Hedda Sterne was born on Aug. 4, 1910, in Bucharest, Romania. After graduating from secondary school she took art classes at the Kunsthistorisches Museum in Vienna and studied art history and philosophy for a year at the University of Bucharest before dropping out to become a full-time artist.
In 1932 she married Fritz Stern, from whom she soon separated, retaining his last name but adding an “e.” Encouraged by the Romanian surrealist Victor Brauner, a family friend, she exhibited several Surrealist collages in a group show organized by Hans Arp in Paris in 1938. There she met Peggy Guggenheim, who included one of her works at a show at her London gallery the following year.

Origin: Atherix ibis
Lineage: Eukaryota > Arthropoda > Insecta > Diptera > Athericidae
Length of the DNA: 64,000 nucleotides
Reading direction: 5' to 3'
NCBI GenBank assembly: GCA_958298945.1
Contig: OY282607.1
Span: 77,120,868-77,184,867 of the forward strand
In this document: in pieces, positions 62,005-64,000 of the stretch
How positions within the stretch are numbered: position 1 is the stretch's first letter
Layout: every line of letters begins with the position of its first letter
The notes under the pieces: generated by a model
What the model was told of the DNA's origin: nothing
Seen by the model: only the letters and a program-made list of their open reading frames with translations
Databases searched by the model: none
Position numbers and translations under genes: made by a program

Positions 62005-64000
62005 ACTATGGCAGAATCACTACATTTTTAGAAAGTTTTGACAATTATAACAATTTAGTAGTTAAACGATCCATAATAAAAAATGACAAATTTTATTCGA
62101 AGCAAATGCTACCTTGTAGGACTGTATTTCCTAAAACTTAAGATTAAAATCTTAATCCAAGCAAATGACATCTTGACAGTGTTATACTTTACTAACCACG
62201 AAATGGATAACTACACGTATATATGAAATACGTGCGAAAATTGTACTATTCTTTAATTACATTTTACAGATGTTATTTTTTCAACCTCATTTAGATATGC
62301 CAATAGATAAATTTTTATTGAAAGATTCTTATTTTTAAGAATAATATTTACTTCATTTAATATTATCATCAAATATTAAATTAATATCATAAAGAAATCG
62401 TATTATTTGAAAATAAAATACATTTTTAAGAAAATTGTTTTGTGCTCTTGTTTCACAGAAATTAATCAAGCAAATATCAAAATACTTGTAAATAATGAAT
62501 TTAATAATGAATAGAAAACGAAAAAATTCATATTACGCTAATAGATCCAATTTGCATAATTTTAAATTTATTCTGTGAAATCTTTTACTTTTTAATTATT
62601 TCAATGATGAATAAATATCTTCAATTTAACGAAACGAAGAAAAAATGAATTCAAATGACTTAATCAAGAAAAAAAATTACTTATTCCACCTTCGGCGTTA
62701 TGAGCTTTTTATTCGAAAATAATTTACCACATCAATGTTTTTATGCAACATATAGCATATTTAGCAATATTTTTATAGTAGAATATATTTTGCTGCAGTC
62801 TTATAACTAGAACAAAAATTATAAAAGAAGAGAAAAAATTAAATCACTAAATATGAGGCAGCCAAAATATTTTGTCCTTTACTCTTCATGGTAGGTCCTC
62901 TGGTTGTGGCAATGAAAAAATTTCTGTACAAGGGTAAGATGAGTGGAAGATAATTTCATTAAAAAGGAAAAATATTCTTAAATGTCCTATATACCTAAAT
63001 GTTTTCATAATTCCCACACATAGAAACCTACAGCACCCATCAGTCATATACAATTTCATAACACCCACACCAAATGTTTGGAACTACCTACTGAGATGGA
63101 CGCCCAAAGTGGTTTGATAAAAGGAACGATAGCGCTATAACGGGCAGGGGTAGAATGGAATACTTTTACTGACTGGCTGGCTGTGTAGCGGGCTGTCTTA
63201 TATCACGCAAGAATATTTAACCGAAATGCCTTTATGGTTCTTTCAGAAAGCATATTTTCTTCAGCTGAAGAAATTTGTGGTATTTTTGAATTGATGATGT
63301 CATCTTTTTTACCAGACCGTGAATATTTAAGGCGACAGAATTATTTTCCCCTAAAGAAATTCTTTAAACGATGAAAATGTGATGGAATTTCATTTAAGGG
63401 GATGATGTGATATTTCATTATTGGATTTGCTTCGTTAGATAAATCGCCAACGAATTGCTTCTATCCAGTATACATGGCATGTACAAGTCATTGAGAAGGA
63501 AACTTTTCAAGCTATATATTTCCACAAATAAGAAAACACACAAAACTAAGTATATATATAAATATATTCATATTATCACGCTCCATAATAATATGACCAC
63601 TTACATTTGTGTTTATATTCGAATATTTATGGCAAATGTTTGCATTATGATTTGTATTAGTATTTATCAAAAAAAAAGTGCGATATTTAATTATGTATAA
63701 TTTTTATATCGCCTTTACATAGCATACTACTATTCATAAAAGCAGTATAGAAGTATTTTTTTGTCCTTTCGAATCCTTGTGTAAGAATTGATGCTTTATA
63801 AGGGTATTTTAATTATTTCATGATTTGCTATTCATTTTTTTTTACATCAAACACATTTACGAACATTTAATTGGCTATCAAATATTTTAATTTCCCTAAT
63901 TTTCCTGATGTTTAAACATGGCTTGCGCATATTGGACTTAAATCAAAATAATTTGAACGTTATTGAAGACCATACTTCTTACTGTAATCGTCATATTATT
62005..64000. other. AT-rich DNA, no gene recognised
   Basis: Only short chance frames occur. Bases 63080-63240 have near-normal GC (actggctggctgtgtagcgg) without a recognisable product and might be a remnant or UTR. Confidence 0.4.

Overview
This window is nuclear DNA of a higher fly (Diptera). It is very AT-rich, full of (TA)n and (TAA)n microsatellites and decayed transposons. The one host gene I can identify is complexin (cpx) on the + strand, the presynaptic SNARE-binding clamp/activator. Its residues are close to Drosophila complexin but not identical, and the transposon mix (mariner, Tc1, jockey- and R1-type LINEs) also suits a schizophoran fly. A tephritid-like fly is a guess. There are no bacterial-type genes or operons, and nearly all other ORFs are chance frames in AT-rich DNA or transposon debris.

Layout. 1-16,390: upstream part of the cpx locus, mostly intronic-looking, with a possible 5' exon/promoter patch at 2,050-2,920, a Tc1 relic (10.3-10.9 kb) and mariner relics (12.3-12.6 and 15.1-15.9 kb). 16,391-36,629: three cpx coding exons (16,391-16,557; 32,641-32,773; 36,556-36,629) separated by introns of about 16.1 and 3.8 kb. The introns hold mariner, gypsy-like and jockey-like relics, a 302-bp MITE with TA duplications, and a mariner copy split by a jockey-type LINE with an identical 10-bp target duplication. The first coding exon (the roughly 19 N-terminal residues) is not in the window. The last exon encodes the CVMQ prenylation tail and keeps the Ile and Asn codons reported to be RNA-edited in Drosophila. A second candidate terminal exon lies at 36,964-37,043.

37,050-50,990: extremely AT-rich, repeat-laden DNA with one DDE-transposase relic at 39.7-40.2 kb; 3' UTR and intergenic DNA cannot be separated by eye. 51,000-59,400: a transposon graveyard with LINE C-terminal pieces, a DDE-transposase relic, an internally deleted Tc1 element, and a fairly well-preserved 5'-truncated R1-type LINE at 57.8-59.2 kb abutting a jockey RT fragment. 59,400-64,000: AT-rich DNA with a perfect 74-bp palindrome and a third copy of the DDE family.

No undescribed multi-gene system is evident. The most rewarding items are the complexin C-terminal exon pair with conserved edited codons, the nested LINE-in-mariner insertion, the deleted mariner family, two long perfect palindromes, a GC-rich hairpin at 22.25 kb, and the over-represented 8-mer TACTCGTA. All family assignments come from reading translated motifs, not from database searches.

In 1941, Ms. Sterne narrowly escaped a roundup and massacre of Jews at her apartment building and fled Bucharest for New York, where she immediately fell in with the artistic avant-garde. Her work was included in “First Papers of Surrealism,” the pioneering exhibition of Surrealist art organized by André Breton and Marcel Duchamp in 1942, although she later confessed that she had absolutely no interest in the radical politics espoused by most members of the movement. She exhibited at Guggenheim’s gallery, Art of This Century, and was soon given a solo show by Betty Parsons at the Wakefield Gallery in 1943. Through Parsons she became friends with many of the Abstract Expressionists and met the artist and cartoonist Saul Steinberg, a fellow Romanian, whom she married in 1944.While visiting Vermont with Mr. Steinberg, from whom she separated in 1960 and who died in 1999, she became fascinated by farm machinery and began producing mechanical images with human overtones that she called “anthropographs.” These were followed by canvases, some of them spray-painted, inspired by the roads, bridges and skyscrapers of Manhattan. She later arranged horizontal bands of subdued color on vertical canvases she called “vertical-horizontals,” which, in characteristic fashion, she denied were abstract. For a time, in the 1960s, she made ink drawings of organic forms and splayed heads of lettuce. She sometimes referred to herself as a diarist, a role that became explicit when, in the mid-1970s, she began putting diary entries directly onto canvases sectioned into checkerboard-like grids.Hedda Sterne, an artist whose association with the Abstract Expressionists became fixed forever when she appeared prominently in a now-famous 1951 Life magazine photograph of the movement’s leading lights. Ms. Sterne, who was the last surviving artist from the Life photograph, shared few of the stylistic or philosophical concerns of the Abstract Expressionists, nor did she cast herself in the heroic mold favored by many artists in the movement. She did, however, join with 17 prominent Abstract Expressionists and other avant-gardists in signing a notorious open letter to the director of the Metropolitan Museum of Art in 1950 accusing it of hostility to “advanced art.” The letter, with signatures from the likes of Barnett Newman, Mark Rothko, Jackson Pollock and Willem de Kooning, caused a stir. The artists were dubbed the Irascible 18 by Emily Genauer, the chief art critic of The New York Herald Tribune, and 15 of them were gathered by Life magazine for a group portrait by the photographer Nina Leen. Ms. Sterne, who arrived late, was positioned on a table in the back row, where, she later said, she stood out “like a feather on top.” Although the photograph achieved mythic status, and some of its subjects scaled the heights of fame, Ms. Sterne retreated to the margins of art history. She spent the next half-century working steadily at her art and exhibiting frequently, but she never developed a marketable artistic signature. Her frequent stylistic changes, reflecting an exploratory bent, made her an elusive figure. “Hedda was always searching, never satisfied,” Betty Parsons, her longtime dealer, once said. “She had many ways; most artists just have one way to go.” She was given retrospective exhibitions at the Montclair Art Museum in New Jersey in 1977 and at the Krannert Art Museum at the University of Illinois in Champaign-Urbana in 2006.